Healthcare News & Insights

Growing problem: ‘Alarm fatigue’ blamed in patient fatality

All the alarms in the world can’t protect a patient in crisis if the people monitoring those alarms ignore or turn them off. That’s the hard lesson recently learned at Massachusetts General Hospital. A new report from the Centers for Medicare and Medicaid Services (CMS) indicates that 10 nurses on duty that morning didn’t remember hearing the beeping alarms or seeing the scrolling messages at the central monitoring station the morning a patient died in January.

An additional monitor at the patient’s bedside had been turned off the night before by an unidentified person.

The patient, who was not identified in the report, was in the hospital following surgery. The patient had a history of cardiac problems and was waiting for implantation of a pacemaker. An investigation into the death showed that the patient was active early in the morning, until his/her heart rate started to fall at 9:53 a.m.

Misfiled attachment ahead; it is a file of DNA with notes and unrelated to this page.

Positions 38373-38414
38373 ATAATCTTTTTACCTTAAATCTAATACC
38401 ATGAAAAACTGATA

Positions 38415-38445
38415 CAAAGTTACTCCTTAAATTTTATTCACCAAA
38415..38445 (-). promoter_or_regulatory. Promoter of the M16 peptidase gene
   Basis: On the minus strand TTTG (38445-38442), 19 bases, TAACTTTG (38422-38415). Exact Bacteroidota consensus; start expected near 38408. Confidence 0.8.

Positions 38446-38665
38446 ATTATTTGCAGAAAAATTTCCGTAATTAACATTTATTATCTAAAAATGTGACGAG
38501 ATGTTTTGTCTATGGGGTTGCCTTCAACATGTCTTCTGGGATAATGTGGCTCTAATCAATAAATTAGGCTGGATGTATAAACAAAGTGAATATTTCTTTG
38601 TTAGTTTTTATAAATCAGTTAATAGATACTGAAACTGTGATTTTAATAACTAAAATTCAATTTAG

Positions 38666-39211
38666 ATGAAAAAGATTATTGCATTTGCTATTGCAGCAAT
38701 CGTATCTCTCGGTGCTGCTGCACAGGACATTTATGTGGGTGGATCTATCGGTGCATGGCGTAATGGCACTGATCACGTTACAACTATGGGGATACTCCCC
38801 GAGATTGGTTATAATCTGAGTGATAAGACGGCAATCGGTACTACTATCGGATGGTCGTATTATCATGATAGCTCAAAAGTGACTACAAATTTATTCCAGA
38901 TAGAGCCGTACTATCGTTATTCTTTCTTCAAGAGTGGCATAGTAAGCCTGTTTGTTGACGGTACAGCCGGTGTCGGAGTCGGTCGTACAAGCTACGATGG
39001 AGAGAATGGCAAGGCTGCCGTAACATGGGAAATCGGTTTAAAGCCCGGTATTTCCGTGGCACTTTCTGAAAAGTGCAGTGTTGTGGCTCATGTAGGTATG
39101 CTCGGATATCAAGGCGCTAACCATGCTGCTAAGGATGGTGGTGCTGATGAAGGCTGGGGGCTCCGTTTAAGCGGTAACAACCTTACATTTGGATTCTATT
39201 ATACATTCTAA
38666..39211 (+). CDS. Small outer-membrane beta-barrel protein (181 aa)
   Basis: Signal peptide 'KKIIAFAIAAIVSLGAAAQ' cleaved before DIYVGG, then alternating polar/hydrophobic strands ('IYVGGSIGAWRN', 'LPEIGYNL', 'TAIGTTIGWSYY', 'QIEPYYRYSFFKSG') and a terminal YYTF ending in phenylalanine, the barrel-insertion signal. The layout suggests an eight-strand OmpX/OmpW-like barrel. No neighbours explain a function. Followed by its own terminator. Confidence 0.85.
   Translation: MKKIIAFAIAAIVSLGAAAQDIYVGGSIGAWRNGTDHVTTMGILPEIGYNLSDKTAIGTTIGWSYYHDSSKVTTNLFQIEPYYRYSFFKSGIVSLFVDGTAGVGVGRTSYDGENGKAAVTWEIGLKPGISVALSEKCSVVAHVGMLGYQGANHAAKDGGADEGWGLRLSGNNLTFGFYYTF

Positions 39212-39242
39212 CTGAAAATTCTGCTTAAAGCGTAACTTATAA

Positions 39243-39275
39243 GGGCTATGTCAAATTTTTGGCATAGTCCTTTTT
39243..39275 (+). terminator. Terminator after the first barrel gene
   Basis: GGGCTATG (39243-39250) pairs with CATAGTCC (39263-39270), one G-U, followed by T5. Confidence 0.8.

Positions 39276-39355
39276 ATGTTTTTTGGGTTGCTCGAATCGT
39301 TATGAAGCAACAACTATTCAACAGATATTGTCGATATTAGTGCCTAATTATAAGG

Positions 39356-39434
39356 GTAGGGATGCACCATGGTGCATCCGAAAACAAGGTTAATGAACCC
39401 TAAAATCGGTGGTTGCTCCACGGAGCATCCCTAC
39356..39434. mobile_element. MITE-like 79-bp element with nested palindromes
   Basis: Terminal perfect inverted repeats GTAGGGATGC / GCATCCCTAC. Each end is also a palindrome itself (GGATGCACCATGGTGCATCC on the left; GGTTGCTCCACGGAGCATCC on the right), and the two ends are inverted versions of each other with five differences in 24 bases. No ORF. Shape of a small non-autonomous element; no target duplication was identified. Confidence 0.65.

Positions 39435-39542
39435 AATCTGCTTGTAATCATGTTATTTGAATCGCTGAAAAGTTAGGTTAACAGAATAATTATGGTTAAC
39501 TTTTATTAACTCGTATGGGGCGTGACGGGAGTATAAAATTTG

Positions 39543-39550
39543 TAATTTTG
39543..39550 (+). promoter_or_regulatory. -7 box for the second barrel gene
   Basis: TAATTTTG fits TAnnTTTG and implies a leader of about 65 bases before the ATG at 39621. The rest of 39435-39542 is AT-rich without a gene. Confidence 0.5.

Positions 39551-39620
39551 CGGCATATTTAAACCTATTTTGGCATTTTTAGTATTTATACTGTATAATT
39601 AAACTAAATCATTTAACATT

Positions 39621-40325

Since no one noticed the central alarms, and the bedside monitor was turned off, no one checked on the patient until 10:16 a.m., when a nurse entered for a routine test.

By then, the patient was unresponsive.

In response to the incident, Mass General has disabled the off switches on alarms, assigned a nurse specifically to monitor alarms at the central station and installed more speakers so nurses can hear alarms even when not at the station.

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  1. heather says:

    In the SNF i work for, the “bells and whistles” are constantly going off. This sometimes lasts for more than 5-10mins. It’s sort of like signage. People are “immune” to the over signage and alarms nowadays. The reason is common sense…too much too often becomes back drop. Think about the car alarms blaring over and over for indefinite periods of time, all going unnoticed by the OWNERS. So the rest of us have learned to tune them out for our own sanity. MASS GENERAL did the obvious remedy: hire a person strictly to monitor such things!!! wow!! what a novel idea.


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